Top Five Appeals That Advertisers Use to Sell a Product
Commercial, print and online ads use some form of appeal to reach potential customers. Advertisers use appeal to influence a customer to purchase a product or support a cause. Appeals speak to an individual’s need, wants or interest and entice him to take the desired action.
The most common advertising appeals include use of fear, humor, rational, sex or bandwagon propaganda.
Fear as a Motivator
Fear appeals focus on the negative outcomes that can happen because of an action or inaction. Advertisers use fear appeals to promote an immediate behavior change such as eating healthier or not smoking. Another fear tactic involves isolation. People will purchase a product to avoid isolation from others because of bad hygiene. Deodorant and toothpaste ads often employ this tactic.
Government agencies appeal to an individual’s fear of death or incarceration to prevent drinking and driving. Fear appeals work when the recommended action is specific, effective and plausible. For example, ads geared toward smokers can be ineffective if the person does not believe quitting is within reach.
Humor Creates Emotional Connections
Humor appeals make consumers laugh and create an emotional link with the product. A well-executed humor appeal enhances recollection, evaluation and the intent to purchase the product. Advertisers link the product with the humor. For example, a humorous insurance ad hits the mark when the humor shows the consumer why having insurance is beneficial.
Using humor at the expense of one group may lead to resentment. Senior citizens may resent a product that portrays them as grumpy, while women may refuse to purchase a product that portrays them as overbearing. Humorous ads work best with established and commonly purchased products such as cellphones, fast food and alcoholic beverages.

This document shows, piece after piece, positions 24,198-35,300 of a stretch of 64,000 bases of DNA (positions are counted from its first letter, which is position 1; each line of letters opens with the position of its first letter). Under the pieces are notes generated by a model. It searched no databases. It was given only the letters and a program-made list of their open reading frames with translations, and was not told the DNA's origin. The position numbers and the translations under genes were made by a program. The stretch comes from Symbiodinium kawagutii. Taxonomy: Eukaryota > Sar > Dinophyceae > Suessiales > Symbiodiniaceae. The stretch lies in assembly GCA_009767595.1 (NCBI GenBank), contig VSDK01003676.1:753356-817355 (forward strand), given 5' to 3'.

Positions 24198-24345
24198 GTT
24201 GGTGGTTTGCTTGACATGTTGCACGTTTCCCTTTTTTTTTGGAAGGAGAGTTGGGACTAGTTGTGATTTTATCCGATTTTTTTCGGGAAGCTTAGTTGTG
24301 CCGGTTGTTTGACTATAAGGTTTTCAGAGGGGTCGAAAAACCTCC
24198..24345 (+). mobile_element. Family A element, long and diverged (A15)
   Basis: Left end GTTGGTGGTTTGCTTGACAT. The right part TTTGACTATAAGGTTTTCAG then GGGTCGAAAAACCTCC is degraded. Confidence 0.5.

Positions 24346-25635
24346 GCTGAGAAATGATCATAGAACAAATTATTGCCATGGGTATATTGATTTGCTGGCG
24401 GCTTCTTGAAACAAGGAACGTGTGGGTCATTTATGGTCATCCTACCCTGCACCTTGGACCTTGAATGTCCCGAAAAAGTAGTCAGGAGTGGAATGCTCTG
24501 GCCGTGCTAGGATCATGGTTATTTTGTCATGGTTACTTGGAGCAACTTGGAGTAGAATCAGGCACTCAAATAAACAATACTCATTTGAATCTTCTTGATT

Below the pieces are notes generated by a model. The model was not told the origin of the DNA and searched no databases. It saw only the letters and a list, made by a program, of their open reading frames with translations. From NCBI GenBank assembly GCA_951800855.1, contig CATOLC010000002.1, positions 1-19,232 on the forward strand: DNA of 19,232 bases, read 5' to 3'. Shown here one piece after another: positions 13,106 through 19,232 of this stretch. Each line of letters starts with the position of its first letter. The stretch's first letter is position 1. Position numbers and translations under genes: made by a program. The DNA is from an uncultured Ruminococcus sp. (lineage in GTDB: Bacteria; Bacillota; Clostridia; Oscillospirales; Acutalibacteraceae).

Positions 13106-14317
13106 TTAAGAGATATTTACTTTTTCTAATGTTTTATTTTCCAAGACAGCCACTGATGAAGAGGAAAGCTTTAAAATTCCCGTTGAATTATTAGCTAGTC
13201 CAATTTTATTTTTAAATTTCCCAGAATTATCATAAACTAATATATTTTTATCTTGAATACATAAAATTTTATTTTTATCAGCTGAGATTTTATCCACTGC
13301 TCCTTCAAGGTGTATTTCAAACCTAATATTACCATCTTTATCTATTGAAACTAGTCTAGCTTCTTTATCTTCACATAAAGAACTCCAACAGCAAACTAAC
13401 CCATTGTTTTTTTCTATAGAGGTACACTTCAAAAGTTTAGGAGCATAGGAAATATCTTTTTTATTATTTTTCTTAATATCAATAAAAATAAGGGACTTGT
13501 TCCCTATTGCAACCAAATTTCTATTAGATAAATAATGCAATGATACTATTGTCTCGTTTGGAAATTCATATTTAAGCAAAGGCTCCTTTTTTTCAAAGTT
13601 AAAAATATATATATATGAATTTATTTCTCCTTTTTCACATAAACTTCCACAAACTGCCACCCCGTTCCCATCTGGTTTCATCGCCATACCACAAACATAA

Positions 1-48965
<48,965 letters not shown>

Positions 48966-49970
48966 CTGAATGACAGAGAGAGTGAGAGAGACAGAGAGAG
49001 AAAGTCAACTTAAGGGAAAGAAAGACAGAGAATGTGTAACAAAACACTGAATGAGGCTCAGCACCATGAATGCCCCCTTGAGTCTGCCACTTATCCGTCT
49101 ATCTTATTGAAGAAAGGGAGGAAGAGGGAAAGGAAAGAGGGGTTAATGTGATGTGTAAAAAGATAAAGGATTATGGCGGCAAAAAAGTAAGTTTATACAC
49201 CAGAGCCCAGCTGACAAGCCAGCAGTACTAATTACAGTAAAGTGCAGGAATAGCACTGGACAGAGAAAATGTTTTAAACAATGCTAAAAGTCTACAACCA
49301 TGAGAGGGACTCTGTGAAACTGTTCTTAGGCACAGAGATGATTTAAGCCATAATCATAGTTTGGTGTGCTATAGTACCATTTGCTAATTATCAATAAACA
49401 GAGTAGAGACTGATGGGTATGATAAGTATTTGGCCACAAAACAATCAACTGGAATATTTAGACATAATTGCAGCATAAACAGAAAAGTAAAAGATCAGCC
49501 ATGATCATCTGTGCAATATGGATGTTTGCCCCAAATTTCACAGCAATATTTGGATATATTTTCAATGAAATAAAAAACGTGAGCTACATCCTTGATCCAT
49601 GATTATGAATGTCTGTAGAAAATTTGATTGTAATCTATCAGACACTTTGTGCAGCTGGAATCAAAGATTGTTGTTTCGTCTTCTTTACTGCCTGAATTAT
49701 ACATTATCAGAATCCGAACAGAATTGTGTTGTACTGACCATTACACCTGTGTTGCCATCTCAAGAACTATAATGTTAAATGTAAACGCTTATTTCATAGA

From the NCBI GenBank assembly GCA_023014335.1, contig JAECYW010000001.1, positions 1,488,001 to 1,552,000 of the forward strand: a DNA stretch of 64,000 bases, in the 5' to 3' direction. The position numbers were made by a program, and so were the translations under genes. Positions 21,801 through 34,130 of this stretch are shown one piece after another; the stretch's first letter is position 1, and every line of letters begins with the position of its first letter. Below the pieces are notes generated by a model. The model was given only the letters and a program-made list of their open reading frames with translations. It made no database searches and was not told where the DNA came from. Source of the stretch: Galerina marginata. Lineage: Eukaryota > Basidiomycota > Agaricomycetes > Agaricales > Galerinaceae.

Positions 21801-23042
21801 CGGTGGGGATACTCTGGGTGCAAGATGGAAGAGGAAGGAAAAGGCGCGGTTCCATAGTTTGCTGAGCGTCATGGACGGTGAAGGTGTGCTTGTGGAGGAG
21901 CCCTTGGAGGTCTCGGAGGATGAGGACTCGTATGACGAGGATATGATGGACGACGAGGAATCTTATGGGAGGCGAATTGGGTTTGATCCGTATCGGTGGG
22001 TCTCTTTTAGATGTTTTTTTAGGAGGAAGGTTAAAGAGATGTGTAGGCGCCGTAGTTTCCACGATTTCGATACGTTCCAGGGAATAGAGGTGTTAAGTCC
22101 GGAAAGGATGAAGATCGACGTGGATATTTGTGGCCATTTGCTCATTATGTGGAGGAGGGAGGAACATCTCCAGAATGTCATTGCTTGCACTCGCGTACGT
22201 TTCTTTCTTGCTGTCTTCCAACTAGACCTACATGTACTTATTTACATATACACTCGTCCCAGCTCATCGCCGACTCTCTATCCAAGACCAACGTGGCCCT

Rational Appeals to the Practical Side
Rational or logical appeals focus on the consumer’s need for practicality and functionality in a product. Advertisers relay this message by focusing on product features and cost. These ads tell consumers the benefits associated with the purchase of a product. The advertiser then provides proof to back up the claims.
An automobile advertisement focuses on gas efficiency, mileage and prices to reach consumers who want a cost-efficient, reliable vehicle. Household appliance manufacturers may place emphasis on features that lower home utility costs and protect the environment. Printed and business-to-business advertisements are better suited for rational appeals.
Sex and Sensuality Sell
Sex appeals capture attention, but seldom promote product consumption. Effective sex appeal ads convey a specific message to the target demographic group. Beer advertisers often use sex appeal to promote their product to men. The typical scene involves several young, average-looking men in a bar. The men purchase the beer and gain the attention of an attractive young woman.
Fragrance products use sex appeal to convey romance to women by indicating the use of the product will help her find the man of her dreams. Generally done by showing the woman spraying the fragrance and then capturing the attention of an attractive male who passes her on the street. Overly overt images subtract from the overall message the advertiser wants to convey.
Fear of Missing Out
A bandwagon appeal makes consumers believe they are missing out by addressing the consumer’s need to belong. Food and drink ads show hip young adults enjoying a product and ignoring the individual who chooses the less popular product. Medical products show consensus by indicating the number of medical professionals who support the product. For example, a cold medicine ad may say, “Eight out of 10 doctors recommend this product” to show product effectiveness.
Automobile dealers and cellphone providers give sales and user statistics to indicate why their product is the more preferred. This type of message says buy this product because everyone does. If done correctly, the consumer will purchase the product. Bandwagon appeals can backfire in that the consumer’s desire to fit in can conflict with the ability to make a rational decision.